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Tuesday, September 13, 2016

THE MONSTER OF PIEDRAS BLANCAS -- DVD Review by Porfle



I don't know how often your local stations showed it, but when I was a little Monster Kid back in the 60s I only got to see THE MONSTER OF PIEDRAS BLANCAS (1959) once.  So viewing the new DVD from Olive Films was literally only my second time to watch this modest but effective monster thriller from the tail end of the 50s creature-feature era.

Still, I always remembered it fondly, and I have a feeling a lot of lifelong Monster Kids also hold this seldom-seen gem in warm regard.  Partly because it's such an enjoyably low-key and earnest effort, but mainly due to its titular monster, a scaly, bloodthirsty, and extremely foul-tempered beast with a penchant for decapitating his victims.

Indeed, the most enduring images from the film, which many of us first saw in the pages of "Famous Monsters of Filmland" magazine, are those of the monster carrying around a bloody, realistic-looking severed head (as he does right there on the DVD cover itself).  This really piqued our morbid imaginations in those days since such graphic gore was still a novelty, especially on television. 


For the most part, however, THE MONSTER OF PIEDRAS BLANCAS is pretty standard stuff for a low-budget independent horror feature, though nicely done on all counts.  The simple story takes place in a small seaside town and centers around the lighthouse which is maintained by crabby old Mr. Sturges (John Harmon, FUNNY GIRL, MONSIEUR VERDOUX), who seems to know more than he lets on about the rash of mysterious, violent deaths occurring around town. 

While his attractive daughter Lucille (Jeanne Carmen) spends her school break with him and romances local boy Fred (the great Don Sullivan of THE GIANT GILA MONSTER and TEENAGE ZOMBIES) on the sly, Sheriff Matson (Forrest Lewis, THE ABSENT-MINDED PROFESSOR) and Dr. Jorgenson (Les Tremayne, WAR OF THE WORLDS) try to solve the mystery of the headless corpses popping up all over town.

Lewis, Tremayne, and Harmon, each of whom appeared in films both big and small, use their considerable collective acting experience to lend gravitas to the production.  As for the younger players--Sullivan is an old favorite of mine, even when he has his ukulele with him (his awful solo number in GIANT GILA MONSTER is the stuff of legend), and Carmen, a close friend of Marilyn Monroe who led quite a colorful life in showbiz, gives a likably restrained, earthy performance as Lucille.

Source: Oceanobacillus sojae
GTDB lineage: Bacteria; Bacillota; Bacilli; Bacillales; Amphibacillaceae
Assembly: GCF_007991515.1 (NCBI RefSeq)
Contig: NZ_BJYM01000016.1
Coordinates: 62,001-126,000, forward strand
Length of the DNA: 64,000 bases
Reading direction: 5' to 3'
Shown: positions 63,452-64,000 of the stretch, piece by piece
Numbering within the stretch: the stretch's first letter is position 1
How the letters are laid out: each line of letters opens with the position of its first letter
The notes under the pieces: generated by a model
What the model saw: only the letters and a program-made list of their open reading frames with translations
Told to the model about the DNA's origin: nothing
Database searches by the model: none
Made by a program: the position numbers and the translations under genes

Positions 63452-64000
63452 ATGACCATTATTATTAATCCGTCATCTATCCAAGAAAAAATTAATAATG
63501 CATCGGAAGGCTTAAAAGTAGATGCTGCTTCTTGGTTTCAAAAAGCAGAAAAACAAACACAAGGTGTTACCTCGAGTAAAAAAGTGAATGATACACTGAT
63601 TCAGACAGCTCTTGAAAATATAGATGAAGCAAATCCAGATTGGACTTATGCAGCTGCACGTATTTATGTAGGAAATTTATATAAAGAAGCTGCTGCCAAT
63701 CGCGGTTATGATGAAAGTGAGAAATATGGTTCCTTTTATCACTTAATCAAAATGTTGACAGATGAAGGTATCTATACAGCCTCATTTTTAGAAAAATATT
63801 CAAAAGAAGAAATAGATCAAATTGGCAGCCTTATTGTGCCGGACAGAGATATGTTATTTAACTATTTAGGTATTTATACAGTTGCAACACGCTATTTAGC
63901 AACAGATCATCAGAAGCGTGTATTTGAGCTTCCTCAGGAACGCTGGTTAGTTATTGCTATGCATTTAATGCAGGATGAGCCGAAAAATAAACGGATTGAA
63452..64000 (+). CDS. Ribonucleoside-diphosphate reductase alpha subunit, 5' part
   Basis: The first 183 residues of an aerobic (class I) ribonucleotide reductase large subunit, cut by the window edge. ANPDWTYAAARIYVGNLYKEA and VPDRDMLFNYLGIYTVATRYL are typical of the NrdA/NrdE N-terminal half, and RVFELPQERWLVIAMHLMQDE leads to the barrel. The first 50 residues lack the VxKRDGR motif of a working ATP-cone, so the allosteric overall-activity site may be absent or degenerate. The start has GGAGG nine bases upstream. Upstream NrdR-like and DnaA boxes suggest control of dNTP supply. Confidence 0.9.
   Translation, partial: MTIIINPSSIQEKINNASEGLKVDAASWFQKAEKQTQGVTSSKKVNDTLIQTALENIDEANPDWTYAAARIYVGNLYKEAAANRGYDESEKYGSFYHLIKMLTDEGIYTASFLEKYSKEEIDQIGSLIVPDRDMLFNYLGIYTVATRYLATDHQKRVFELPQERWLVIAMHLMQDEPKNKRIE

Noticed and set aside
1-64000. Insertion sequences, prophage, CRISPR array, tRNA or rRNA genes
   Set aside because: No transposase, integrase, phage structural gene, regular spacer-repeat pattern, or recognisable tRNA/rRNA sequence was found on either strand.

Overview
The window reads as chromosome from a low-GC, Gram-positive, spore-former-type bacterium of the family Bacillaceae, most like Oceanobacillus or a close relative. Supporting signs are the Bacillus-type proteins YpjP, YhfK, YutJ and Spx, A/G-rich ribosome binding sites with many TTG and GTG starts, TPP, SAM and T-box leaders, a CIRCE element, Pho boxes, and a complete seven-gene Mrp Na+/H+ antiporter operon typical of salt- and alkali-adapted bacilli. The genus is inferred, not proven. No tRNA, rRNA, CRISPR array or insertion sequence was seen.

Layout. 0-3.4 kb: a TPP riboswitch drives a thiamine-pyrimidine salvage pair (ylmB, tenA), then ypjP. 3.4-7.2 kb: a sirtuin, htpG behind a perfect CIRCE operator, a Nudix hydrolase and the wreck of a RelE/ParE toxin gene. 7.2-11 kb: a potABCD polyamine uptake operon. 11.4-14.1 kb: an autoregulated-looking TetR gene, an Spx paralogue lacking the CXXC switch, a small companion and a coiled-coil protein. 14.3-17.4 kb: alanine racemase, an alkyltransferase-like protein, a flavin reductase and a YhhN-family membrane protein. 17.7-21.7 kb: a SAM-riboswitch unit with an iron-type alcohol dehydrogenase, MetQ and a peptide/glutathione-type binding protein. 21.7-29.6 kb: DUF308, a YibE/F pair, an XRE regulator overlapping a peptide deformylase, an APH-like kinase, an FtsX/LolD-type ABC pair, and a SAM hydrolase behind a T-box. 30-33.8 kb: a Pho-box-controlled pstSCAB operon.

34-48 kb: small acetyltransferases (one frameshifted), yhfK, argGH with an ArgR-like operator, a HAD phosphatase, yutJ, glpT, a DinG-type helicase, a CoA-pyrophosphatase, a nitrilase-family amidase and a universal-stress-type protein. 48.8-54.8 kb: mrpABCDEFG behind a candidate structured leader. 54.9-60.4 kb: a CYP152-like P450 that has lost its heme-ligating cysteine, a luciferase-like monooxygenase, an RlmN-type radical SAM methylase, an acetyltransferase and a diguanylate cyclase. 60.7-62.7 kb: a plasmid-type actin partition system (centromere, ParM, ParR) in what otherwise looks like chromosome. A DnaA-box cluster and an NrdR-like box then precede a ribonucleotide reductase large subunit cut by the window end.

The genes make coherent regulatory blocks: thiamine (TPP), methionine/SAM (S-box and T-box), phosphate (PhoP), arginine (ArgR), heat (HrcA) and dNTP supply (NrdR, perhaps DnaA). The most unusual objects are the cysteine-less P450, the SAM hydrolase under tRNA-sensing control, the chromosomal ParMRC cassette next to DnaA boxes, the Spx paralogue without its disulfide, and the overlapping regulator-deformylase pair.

I like the smalltown ambience the film establishes--everyone knows everyone else and the phone numbers are only three digits long--as well as the unhurried pace that scripter H. Haile Chace and director Irvin Berwick (MALIBU HIGH, HITCH HIKE TO HELL) maintain until the monster's first shocking appearance jolts us out of our seats. 

After that, we get to see more and more of the reptilian beast until the film's exciting and suspenseful climax, which takes place atop the lighthouse itself.  The monster suit itself resembles a poor man's "Creature From the Black Lagoon" with much more grotesque features (similar to the fearsome alien in IT! THE TERROR FROM BEYOND SPACE), and is definitely a cut above the usual zipper-up-the-back job. 

The DVD from Olive Films is in 1.78:1 widescreen with mono sound.  Subtitles are in English.  No extras.  Picture quality is quite good.

If you don't have a warm spot in your heart for low-budget horror fare from the 50s, chances are THE MONSTER OF PIEDRAS BLANCAS will either leave you cold or put you to sleep, or both.  But if the very title puts a smile on your face while sending a pleasant little chill up and down your spine, then this soulful nostalgia fix should give you a potent buzz. 

Buy it at Amazon.com:
Blu-ray
DVD

Buy it at OliveFilms.com:
Blu-ray
DVD




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